They were also asked to list the numerous healthy lifestyle choices that might lower their risk of hypertension. Surprisingly and predictably, a large majority of the audience had the right responses, leading educators to infer that the content was properly given and understood.
Community Response to Teaching
After the fourth and final teaching session at Woodbridge Church in Virginia, the majority of the audience was pleased with the presentation, especially since it was built upon biblical teachings. Some others wondered whether a similar session may be conducted in the near future to educate the community about a different subject. The questionnaires used to assess the teaching plan show increased hypertension awareness and healthy lifestyle practices.
The majority of the community reported using the internet to seek health-related information in the previous 30 days, and the majority of them reported engaging in physical activity in the previous 30 days, in accordance with the American Heart Association’s (2018) recommendation of at least 150 minutes per week of moderate-intensity aerobic activity or 75 minutes per week of vigorous aerobic activity, or a combination of both, preferably spread throughout the week.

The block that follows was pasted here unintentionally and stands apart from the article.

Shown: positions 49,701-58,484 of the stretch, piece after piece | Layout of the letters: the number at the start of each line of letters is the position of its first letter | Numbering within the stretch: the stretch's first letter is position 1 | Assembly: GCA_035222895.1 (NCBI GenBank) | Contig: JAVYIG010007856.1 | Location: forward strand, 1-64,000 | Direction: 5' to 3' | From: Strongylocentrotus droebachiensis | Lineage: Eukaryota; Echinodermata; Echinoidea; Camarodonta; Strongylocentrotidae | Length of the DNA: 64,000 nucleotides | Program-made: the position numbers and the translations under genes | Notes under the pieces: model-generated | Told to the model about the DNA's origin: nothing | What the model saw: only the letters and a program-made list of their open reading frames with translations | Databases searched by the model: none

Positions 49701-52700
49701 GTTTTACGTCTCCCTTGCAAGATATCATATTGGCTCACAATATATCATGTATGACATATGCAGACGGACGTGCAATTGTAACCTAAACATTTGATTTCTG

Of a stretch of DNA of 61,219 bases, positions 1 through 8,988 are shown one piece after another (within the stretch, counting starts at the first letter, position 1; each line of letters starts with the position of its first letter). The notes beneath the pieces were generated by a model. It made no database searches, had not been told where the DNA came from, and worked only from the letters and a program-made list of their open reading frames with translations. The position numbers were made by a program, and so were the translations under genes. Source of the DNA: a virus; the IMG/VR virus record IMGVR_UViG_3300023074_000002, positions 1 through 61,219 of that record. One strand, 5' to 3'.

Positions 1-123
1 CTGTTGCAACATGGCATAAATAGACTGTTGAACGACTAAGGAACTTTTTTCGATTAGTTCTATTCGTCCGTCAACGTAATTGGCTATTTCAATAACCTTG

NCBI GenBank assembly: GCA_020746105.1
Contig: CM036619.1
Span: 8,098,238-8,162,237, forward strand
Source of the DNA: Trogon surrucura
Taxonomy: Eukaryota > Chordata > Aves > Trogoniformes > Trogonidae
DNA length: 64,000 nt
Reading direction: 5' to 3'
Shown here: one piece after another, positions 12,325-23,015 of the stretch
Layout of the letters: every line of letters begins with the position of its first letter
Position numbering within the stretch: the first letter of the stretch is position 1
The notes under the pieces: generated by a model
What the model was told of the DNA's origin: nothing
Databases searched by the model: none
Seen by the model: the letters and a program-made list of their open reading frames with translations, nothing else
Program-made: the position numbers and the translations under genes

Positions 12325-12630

The majority of them also claimed that they had reduced or quit drinking or smoking, underscoring the influence of the training plan on them. Local primary care clinics, such as Sentara Northern Virginia Medical Center, Inova Alexandria Hospital, and Uva Prince William Medical Center, among others, indicate a rise in the number of patients seeking hypertension screening services in the outpatient clinic. Maintaining good living habits would eventually lower the number of hypertension patients in society, resulting in a healthier population.